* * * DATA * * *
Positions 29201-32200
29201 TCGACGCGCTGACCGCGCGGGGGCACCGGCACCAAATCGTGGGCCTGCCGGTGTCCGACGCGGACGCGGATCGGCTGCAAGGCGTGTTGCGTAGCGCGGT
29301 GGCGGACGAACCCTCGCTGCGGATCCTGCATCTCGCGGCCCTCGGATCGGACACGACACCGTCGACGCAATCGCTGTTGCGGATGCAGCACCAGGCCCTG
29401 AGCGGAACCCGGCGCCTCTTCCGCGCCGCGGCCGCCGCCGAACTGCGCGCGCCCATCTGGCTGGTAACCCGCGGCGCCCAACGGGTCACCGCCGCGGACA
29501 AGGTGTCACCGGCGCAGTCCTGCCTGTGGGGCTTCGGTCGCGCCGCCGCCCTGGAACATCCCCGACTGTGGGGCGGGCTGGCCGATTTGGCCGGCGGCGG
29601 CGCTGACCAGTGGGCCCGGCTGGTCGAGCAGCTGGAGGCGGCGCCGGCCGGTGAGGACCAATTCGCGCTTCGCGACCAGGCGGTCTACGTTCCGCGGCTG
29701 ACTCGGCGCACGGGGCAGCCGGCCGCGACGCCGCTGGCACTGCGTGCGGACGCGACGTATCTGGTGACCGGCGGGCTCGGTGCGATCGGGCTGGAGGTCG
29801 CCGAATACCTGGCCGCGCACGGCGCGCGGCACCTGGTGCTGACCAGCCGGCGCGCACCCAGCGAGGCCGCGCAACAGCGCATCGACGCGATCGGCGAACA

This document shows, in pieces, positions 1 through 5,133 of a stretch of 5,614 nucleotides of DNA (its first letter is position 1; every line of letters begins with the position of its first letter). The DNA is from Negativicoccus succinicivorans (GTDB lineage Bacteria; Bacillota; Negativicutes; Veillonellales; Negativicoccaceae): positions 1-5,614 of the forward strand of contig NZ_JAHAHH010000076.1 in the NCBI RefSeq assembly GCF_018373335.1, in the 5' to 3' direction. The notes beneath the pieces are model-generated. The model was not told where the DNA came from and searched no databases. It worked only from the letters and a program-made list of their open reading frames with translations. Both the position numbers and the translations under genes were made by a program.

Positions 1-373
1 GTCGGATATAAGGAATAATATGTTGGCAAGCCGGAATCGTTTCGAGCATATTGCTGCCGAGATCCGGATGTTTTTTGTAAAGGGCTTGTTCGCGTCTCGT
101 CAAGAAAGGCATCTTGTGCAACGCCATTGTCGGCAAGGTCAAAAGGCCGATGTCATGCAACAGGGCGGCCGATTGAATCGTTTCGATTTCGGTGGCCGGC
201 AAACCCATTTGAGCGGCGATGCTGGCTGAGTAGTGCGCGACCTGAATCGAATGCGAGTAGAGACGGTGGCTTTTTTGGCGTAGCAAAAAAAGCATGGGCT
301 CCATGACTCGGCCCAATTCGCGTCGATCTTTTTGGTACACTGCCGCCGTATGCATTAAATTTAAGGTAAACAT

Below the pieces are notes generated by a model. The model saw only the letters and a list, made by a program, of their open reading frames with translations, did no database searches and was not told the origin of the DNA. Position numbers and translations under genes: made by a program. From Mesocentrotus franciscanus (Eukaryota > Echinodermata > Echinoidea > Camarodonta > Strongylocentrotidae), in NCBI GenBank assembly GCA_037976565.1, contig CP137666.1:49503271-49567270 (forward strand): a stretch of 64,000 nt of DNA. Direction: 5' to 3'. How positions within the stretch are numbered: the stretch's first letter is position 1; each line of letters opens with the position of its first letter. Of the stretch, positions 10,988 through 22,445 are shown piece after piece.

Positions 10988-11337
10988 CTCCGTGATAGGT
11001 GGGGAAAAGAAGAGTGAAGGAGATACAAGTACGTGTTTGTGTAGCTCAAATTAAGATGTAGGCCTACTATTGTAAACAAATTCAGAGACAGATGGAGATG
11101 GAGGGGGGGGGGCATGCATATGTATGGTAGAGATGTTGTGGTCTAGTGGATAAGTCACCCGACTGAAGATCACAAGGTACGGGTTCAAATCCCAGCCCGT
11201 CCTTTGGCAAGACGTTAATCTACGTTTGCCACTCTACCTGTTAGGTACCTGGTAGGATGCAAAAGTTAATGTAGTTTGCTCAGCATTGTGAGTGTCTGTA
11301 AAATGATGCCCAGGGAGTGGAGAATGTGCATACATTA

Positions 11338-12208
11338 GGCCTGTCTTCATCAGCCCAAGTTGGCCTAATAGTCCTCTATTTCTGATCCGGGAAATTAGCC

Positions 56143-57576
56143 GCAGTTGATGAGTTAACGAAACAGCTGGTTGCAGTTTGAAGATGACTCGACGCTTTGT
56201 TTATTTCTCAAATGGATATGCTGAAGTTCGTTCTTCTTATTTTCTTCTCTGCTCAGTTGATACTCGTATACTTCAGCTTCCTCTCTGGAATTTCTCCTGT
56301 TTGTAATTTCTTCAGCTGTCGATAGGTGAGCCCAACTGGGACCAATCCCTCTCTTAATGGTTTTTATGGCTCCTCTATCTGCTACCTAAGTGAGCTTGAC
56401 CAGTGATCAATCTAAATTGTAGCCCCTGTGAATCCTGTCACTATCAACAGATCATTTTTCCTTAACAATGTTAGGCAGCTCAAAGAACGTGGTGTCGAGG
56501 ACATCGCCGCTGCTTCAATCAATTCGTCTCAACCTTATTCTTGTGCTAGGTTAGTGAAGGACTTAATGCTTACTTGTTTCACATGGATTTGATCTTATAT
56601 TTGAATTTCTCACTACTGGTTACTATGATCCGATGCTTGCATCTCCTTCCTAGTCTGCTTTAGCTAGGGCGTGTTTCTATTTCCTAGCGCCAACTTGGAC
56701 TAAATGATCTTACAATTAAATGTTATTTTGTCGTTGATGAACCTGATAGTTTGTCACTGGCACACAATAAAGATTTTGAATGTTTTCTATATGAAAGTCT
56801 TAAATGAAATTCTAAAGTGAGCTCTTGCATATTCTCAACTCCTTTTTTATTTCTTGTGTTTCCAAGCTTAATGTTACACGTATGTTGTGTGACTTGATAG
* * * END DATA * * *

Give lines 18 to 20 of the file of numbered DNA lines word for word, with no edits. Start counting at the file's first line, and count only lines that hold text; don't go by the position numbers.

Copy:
11001 GGGGAAAAGAAGAGTGAAGGAGATACAAGTACGTGTTTGTGTAGCTCAAATTAAGATGTAGGCCTACTATTGTAAACAAATTCAGAGACAGATGGAGATG
11101 GAGGGGGGGGGGCATGCATATGTATGGTAGAGATGTTGTGGTCTAGTGGATAAGTCACCCGACTGAAGATCACAAGGTACGGGTTCAAATCCCAGCCCGT
11201 CCTTTGGCAAGACGTTAATCTACGTTTGCCACTCTACCTGTTAGGTACCTGGTAGGATGCAAAAGTTAATGTAGTTTGCTCAGCATTGTGAGTGTCTGTA